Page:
|Town/Region||Bamboo Mountain, Long Mountain, Yemen-Takamaka|
|Categories||Bats, Mammals, Primates|
|Date||6 Nov 2017|
The project is planned to start in September 2017 and last for 12 months. September is the end of the Austral winter and the beginning of the main fruiting season (wet season). Thus, the majority of trees will start flowering and fruiting. The project will be carried out in four areas that contain bat roosts. One of these areas is boar and monkey free and will act as a control. The bat roosts will be mapped and native fruiting trees visited by both bats and monkeys will be identified with camera traps. The impact of the monkeys will be assessed by monitoring seed traps placed around these trees at 5m intervals up to 25m in all cardinal directions. This way the percentage of fruits that is destroyed and the stage at which fruits get destroyed by monkeys can be determined. Native trees in the invasive boar and monkey free area will act as a control.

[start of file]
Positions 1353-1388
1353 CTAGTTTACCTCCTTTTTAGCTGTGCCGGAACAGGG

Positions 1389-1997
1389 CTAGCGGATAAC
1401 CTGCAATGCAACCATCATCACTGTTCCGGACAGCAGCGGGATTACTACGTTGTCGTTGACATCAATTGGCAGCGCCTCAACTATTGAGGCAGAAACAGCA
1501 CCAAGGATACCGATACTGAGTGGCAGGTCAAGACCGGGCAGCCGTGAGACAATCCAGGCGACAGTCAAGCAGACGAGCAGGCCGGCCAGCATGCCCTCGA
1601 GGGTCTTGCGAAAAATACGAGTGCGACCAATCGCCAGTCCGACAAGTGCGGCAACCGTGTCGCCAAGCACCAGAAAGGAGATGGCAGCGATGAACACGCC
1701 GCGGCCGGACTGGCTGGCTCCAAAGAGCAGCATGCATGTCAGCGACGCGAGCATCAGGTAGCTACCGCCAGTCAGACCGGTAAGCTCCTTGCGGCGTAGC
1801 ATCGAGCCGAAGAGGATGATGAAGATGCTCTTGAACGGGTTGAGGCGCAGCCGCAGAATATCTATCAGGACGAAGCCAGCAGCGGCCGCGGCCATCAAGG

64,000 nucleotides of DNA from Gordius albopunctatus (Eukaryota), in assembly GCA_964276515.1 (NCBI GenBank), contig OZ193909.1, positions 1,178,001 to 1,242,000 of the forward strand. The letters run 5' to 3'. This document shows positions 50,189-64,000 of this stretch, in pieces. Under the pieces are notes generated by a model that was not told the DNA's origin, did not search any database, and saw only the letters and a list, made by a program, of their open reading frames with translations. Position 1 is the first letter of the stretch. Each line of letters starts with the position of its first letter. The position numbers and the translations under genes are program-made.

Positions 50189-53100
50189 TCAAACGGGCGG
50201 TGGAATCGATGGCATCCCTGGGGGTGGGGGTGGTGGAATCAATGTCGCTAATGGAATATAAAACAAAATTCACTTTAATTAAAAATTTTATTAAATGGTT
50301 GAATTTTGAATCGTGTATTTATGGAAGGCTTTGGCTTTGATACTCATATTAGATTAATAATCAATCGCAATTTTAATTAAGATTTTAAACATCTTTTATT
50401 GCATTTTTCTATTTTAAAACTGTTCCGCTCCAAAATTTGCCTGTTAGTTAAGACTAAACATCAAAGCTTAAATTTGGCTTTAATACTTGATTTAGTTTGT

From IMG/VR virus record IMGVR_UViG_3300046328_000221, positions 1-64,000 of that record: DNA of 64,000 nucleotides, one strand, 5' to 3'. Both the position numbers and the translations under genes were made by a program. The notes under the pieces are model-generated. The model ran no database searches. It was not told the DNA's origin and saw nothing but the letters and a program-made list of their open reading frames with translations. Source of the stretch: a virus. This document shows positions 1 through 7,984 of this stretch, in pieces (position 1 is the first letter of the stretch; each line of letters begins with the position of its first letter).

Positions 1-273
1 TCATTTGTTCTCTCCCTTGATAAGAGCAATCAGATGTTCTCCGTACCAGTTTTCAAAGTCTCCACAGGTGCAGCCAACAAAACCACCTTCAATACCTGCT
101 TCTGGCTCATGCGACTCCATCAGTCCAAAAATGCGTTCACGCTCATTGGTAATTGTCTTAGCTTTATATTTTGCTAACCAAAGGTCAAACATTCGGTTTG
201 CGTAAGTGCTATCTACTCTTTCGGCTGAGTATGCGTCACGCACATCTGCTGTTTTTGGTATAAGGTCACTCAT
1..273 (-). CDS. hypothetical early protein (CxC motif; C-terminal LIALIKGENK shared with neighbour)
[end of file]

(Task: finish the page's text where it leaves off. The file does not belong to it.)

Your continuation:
Additionally, the ecological role of the flying foxes will be studied by sampling plant diversity around the roosting areas with Modified Whittaker plots. The seed rain within the roosting area will then be sampled by placing seed traps and monitoring these throughout the main fruiting season. This will allow comparison between the species that the seed rain is composed of and the adult trees that make up the roosting canopy.
Finally, the effects of wild boar and deer will be assessed by setting up randomly allocated 5m by 5m fenced plots near the roosting areas. By excluding wild boar and deer from the plots it will be possible to qualify their impact on germination of seeds and seedling recruitment. The fenced plots will be compared to randomly allocated control plots that are accessible to the grazing animals.
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